Taxes And Retirement
Posted by Richard on April 10, 2019
Upon retirement, you don’t get a paycheck with the proper amount of taxes withheld. That’s obvious.
What may not be so obvious until you retire is the amount of taxes you owe. Unlike employees, retirees write checks for their taxes, making them acutely aware of their tax burden.
Of course, everything we save for retirement is taxable at some point and in some way.
If you are ready to retire, here are some things to look forward to:
– Social Security taxes: You have to pay tax on your benefit. You can have amounts from 7 percent to 22 percent withheld from every check. See form W-4V (for Voluntary).
– Pension and annuity taxes: See Form W-4P to instruct the payor how much to withhold.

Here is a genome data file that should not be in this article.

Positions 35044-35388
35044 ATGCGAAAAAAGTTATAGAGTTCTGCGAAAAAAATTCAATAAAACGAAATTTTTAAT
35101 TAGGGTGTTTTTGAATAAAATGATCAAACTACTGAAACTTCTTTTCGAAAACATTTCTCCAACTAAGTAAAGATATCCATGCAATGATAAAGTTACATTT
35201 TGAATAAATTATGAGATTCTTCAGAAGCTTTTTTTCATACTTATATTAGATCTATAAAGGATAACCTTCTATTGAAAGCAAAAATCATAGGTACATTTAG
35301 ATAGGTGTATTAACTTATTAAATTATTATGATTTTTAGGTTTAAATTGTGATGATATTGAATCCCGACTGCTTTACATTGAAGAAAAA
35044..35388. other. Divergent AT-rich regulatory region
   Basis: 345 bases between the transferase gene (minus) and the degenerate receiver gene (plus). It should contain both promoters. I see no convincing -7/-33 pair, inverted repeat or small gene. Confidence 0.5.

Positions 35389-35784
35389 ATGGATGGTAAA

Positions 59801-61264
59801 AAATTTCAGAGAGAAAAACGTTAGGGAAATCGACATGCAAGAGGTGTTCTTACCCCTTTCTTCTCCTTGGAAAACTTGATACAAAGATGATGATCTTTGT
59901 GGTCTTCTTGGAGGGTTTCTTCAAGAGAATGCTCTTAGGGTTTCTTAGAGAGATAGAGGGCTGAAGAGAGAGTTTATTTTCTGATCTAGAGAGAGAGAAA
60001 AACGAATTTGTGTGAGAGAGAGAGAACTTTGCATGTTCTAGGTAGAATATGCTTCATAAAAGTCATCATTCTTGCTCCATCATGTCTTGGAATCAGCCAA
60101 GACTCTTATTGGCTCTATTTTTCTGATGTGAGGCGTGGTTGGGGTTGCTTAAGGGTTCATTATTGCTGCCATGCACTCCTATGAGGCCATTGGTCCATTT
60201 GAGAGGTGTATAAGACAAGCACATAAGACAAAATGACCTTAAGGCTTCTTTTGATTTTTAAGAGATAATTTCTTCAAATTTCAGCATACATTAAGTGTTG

– IRA distributions: The law requires 10 percent be withheld unless you tell the distributor not to withhold. You can also tell the distributor to withhold all of the taxes.
– Company plans and lump sums: Some of these plans are taxed at 20 percent.
How to pay taxes when retired:
Many retirees have to pay taxes quarterly, usually in April, June, September and January.
The idea is that each retiree should estimate the amount of taxes they will pay the next year. Use Form 1040-ES to figure estimated taxes.
Underpayment on these quarterlies results in a stiff penalty. One way to avoid the penalty is to take your previous year’s tax bill and divide it by four. The IRS accepts this as a valid estimate.